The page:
William Eggleston: Mystery of the Ordinary


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ISBN: 9783969992203 Category:


I am at war with the obvious. William Eggleston

At the beginning of photography, the sky was invariably grey, and both art photography and photojournalism were long dominated by black and white. Although the first universal colour slide film came onto the market in 1935, it was reserved for the world of advertising, and as late as the 1980s it was still considered commercial, vulgar and unartistic. Despite this, from the 1960s more and more photographers began to discover the new creative possibilities of the medium.

William Eggleston, whose career has spanned over five decades, not only substantially contributed to this paradigm shift; he also noticeably influenced many subsequent generations. Along with Saul Leiter, Evelyn Hofer and Stephen Shore, Eggleston was one of the first photographers to recognize the distinctive power of colour and its unique capacity to create pictures that continuously challenge the everyday. He imbued banality with the uncanny and mysterious: particularly because colour is integral to human perception, Eggleston investigated his immediate surroundings again and again-as if he were somehow suspicious of the contents of his freezer, the ketchup bottle on the diner counter, not to mention the guns that appear as if by chance in so many of his pictures. Mystery of the Ordinary captures the full scope of Eggleston’s evolution and legacy: from the early black-and-white work of the late 1950s, in which we witness his discovery and exploration of themes and unconventional cropping’s, to some of his most iconic colour images.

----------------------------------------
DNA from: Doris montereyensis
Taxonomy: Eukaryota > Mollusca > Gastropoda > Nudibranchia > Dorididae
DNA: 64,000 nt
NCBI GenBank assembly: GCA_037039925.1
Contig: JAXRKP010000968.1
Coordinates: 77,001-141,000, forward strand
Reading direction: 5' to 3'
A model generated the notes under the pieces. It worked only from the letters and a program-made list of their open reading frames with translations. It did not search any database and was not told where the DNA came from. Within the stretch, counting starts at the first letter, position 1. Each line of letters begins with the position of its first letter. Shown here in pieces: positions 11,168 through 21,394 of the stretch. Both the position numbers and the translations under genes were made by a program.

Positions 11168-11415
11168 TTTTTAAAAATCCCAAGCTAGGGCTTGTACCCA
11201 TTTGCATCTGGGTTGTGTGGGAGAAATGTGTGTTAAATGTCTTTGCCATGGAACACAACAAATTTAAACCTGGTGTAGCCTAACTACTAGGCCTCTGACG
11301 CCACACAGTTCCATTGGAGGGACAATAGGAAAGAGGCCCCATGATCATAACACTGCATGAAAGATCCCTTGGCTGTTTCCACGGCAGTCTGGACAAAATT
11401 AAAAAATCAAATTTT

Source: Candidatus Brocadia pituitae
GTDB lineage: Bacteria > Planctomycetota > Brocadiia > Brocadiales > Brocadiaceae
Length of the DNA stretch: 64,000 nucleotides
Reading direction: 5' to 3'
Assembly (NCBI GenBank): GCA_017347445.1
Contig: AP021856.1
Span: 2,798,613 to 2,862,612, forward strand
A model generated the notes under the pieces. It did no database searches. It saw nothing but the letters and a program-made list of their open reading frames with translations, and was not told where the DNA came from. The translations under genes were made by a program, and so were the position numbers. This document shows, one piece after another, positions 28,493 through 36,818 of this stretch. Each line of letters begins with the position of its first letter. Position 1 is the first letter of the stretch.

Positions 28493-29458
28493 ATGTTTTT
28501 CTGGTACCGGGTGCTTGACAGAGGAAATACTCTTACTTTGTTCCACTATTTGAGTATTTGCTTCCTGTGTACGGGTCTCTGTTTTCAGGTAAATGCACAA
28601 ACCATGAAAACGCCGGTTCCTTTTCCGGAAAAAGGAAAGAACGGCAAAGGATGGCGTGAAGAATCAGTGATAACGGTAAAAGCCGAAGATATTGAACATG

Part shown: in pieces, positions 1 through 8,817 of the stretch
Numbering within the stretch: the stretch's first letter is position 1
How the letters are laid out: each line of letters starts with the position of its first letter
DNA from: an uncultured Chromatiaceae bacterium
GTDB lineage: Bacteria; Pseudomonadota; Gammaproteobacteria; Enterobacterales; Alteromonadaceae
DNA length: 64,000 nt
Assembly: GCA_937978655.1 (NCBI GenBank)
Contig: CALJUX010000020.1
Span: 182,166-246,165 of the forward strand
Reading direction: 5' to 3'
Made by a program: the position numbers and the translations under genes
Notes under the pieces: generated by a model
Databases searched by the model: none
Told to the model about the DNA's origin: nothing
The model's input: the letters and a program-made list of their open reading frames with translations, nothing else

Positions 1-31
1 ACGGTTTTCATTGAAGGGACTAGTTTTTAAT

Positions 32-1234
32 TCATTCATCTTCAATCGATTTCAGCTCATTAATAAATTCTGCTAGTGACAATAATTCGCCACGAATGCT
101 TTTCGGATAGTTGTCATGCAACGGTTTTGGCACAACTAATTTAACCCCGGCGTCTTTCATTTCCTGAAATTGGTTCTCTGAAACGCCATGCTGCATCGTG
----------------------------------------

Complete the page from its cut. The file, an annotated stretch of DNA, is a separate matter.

Additional information

Weight 1541 g
Dimensions 24.6 x 30.7 cm
Publisher name Steidl
Publication date 16 January 2024
Number of pages 208
Format Hardback
Contributors Edited by Felix Hoffman, Text by Joerg Sasse and Thomas Weski
Dimensions 24.6 x 30.7 cm
Weight 1541 g


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Born in Memphis in 1939, William Eggleston is regarded as one of the greatest photographers of his generation and a major American artist who has fundamentally changed how the urban landscape is viewed. He obtained his first camera in 1957 and was later profoundly influenced by Henri Cartier-Bresson's The Decisive Moment. Eggleston introduced dye-transfer printing, a previously commercial photographic process, into the making of artists' prints. His exhibition "Photographs by William Eggleston" at the Museum of Modern Art in New York in 1976 was a milestone. He was also involved in the development of video technology in the seventies. Eggleston is represented in museums worldwide, and in 2008 a retrospective of his work was held at the Whitney Museum of American Art in New York and at Haus der Kunst in Munich in 2009. Eggleston's books published by Steidl include Chromes (2011), Los Alamos Revisited (2012), The Democratic Forest (2015), Election Eve (2017), Morals of Vision (2019), Flowers (2019), Polaroid SX-70 (2019) and The Outlands (2021)